Roberta Peters



Roberta Peters (May 4, 1930) is an American coloratura soprano who enjoyed a long and distinguished career at the Metropolitan Opera, one of the most durable opera stars of America.

Born Roberta Peterman in The Bronx, a borough of New York City, the only child of a shoe salesman and a hat maker. She started her music studies at age 13, encouraged by tenor Jan Peerce, with William Herman, a strict teacher renowned for giving his students a thorough training. Herman made sure Peters had French, German and Italian lessons and made her sing scales from a clarinet method. After six years of training, Herman introduced her to impresario Sol Hurok, who arranged for an audition with Rudolf Bing, general manager of the Metropolitan Opera. Bing had her sing the Queen of the Night's second aria from The Magic Flute (with its four Fs above high C), seven times, listening from all parts of the hall to make sure she could fill the hall with sound. He scheduled her to sing the role in February 1951.

Fate had it otherwise. On November 17, 1950, Bing phoned her asking if she could sing that night. Nadine Conner, cast as Zerlina in Don Giovanni, was indisposed and could not perform. Peters who knew the role, but who had never sung with a full orchestra, never performed in a full opera production, never even performed on stage, professionally or otherwise, except for her audition, accepted. Fritz Reiner, the conductor that night, was known for being hard to follow, but he made a point of coming to Peters's dressing room to encourage her. Her performance was received with great enthusiasm, and her career took off.

Combining an attractive voice with sparkling coloratura and good looks, Peters became the darling of America and a great proponent of opera for the masses. She quickly established herself in the standard soubrette and coloratura repertoire, her roles included Susanna in Nozze di Figaro, Despina in Cosi fan tutte, The Queen of the Night in The Magic Flute, Amore in Gluck's Orfeo ed Euridice, Marzeline in Beethoven's Fidelio, Rosina in Il barbiere di Siviglia, Adina in Elisir d'amore, Norina in Don Pasquale, Oscar in Ballo in maschera, Nanetta in Falstaff, Olympia in Les contes d'Hoffmann, Sophie in Der Rosenkavalier, Zerbinetta in Ariadne auf Naxos, Adele in Die Fledermaus. She later added lyric-coloratura roles such as Amina in La Sonnambula, Lucia in Lucia di Lammermoor and Gilda in Rigoletto, the last being her farewell role at the Met in 1985.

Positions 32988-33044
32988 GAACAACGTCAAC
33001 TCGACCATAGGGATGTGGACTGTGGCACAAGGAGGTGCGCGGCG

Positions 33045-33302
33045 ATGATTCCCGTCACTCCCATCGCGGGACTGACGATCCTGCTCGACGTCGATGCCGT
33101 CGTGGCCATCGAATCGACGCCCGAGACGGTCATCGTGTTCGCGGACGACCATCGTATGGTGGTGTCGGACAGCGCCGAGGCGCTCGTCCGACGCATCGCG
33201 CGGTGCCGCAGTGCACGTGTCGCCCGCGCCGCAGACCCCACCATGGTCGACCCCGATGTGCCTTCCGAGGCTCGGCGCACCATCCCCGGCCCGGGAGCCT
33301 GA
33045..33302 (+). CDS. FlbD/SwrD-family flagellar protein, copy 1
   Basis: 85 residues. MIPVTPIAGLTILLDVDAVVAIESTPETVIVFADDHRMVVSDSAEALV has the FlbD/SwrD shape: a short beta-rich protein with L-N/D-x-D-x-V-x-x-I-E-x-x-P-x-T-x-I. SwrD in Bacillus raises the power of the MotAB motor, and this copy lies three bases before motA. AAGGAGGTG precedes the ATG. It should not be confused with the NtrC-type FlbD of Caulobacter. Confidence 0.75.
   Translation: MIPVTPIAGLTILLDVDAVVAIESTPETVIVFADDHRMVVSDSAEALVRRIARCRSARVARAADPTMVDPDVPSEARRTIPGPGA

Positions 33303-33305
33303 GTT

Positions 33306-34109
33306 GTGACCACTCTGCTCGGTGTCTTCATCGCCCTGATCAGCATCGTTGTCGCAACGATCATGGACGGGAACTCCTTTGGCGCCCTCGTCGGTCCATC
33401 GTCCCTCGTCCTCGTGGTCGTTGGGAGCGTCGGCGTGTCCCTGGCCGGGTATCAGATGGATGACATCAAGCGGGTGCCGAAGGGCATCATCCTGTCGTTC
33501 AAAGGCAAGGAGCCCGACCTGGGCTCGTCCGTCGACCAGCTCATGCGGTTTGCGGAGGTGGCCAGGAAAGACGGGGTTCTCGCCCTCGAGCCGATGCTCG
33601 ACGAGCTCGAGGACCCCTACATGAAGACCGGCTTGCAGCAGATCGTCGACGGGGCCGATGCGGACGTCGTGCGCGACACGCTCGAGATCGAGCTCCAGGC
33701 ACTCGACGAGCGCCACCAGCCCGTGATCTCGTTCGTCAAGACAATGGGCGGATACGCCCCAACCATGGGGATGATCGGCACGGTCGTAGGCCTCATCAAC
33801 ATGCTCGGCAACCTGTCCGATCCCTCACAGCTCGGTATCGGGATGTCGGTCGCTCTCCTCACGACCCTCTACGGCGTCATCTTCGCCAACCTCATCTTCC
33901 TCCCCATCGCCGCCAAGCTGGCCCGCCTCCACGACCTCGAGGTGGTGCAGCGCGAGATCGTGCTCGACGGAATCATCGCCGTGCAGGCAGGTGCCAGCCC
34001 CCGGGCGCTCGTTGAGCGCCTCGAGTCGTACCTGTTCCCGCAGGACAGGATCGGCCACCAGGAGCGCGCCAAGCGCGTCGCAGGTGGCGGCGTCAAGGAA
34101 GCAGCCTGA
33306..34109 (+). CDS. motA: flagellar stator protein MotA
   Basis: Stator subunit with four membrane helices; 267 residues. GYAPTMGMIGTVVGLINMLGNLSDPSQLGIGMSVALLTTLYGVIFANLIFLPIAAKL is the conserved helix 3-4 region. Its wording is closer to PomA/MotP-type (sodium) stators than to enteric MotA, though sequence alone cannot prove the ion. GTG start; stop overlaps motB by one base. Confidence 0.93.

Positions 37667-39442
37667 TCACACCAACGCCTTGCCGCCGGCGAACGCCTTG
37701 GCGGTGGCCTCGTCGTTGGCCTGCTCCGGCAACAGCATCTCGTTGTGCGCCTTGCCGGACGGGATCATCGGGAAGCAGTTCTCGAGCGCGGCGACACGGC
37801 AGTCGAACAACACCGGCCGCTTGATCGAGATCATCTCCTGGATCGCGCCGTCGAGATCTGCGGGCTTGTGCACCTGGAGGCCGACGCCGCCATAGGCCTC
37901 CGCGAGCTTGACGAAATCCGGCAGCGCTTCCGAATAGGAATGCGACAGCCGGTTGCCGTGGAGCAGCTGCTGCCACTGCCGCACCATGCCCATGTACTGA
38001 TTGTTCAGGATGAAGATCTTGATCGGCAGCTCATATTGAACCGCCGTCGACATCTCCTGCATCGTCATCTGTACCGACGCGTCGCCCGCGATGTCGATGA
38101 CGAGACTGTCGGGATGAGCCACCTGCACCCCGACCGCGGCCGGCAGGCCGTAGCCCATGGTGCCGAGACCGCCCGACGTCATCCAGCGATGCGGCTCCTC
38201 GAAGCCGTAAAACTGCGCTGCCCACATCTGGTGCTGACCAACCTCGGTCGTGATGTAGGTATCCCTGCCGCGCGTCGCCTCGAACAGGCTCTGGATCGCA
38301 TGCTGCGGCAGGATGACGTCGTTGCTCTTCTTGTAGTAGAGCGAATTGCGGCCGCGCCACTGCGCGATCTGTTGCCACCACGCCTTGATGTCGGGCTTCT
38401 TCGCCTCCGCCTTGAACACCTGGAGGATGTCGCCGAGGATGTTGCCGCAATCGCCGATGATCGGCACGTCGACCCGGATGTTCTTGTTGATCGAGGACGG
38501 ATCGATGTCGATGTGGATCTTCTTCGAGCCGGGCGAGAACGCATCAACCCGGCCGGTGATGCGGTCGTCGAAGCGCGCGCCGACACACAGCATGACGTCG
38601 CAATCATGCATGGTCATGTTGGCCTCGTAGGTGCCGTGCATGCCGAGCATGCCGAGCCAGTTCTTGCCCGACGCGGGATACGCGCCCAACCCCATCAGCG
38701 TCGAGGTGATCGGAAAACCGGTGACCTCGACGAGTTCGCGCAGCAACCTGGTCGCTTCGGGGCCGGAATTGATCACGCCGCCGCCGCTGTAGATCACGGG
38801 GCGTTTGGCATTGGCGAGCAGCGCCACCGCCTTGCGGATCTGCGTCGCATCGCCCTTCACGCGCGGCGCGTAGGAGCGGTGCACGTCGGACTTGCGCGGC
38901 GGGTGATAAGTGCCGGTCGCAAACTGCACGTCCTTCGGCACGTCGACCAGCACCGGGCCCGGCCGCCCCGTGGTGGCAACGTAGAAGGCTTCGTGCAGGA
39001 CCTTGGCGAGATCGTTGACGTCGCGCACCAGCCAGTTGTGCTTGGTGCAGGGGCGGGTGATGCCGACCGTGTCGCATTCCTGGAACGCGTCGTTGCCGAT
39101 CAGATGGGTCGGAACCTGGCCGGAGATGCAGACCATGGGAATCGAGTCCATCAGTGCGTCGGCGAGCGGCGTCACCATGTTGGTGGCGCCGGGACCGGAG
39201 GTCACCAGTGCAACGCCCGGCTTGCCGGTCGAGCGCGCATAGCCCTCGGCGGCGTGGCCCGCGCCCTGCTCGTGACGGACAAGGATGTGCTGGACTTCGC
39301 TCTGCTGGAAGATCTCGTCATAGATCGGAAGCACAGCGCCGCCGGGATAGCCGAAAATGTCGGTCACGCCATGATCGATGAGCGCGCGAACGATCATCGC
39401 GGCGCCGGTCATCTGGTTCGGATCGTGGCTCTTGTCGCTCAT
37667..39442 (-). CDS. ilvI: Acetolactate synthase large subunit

Peters also appeared at the Lyric Opera of Chicago and the San Francisco Opera, as well as numerous cities around the United States, while on tour with the Met. Over the years, she expanded her repertoire to include roles such as Lakmé, Juliette in Roméo et Juliette, Massenet's Manon, even attempting occasionally Violetta in La Traviata, and Mimi in La Bohème.

Peters also appeared abroad as early as 1951, when she sang at the Royal Opera House in London, in Balfe's The Bohemian Girl, conducted by Sir Thomas Beecham. From the mid 1950s onwards, she appeared in several opera houses in Italy, the Vienna State Opera, the Salzburg Festival, and the Bolshoi in Moscow, in 1972.

Peters also appeared in recitals at all the great concert halls throughout the USA, and appeared numerous times on American television, in such program as The Voice of Firestone, and the Ed Sullivan Show on which she appeared a record 65 times! Early in her career in 1962, she dazzled an audience of over 13,000 guests while performing under the musical direction of Alfredo Antonini during the popular Italian Night concert series at Lewisohn Stadium.

Later in her career she added operetta to her repertoire, such as The Merry Widow, and musical comedy such as The King and I. Peters never officially retired and still gives occasional recitals.

Roberta Peters was briefly married to baritone Robert Merrill in 1952. The two separated amicably, remained friends and went on performing together many times thereafter. She remarried in 1955, to Bertram Fields, with whom she had two sons.

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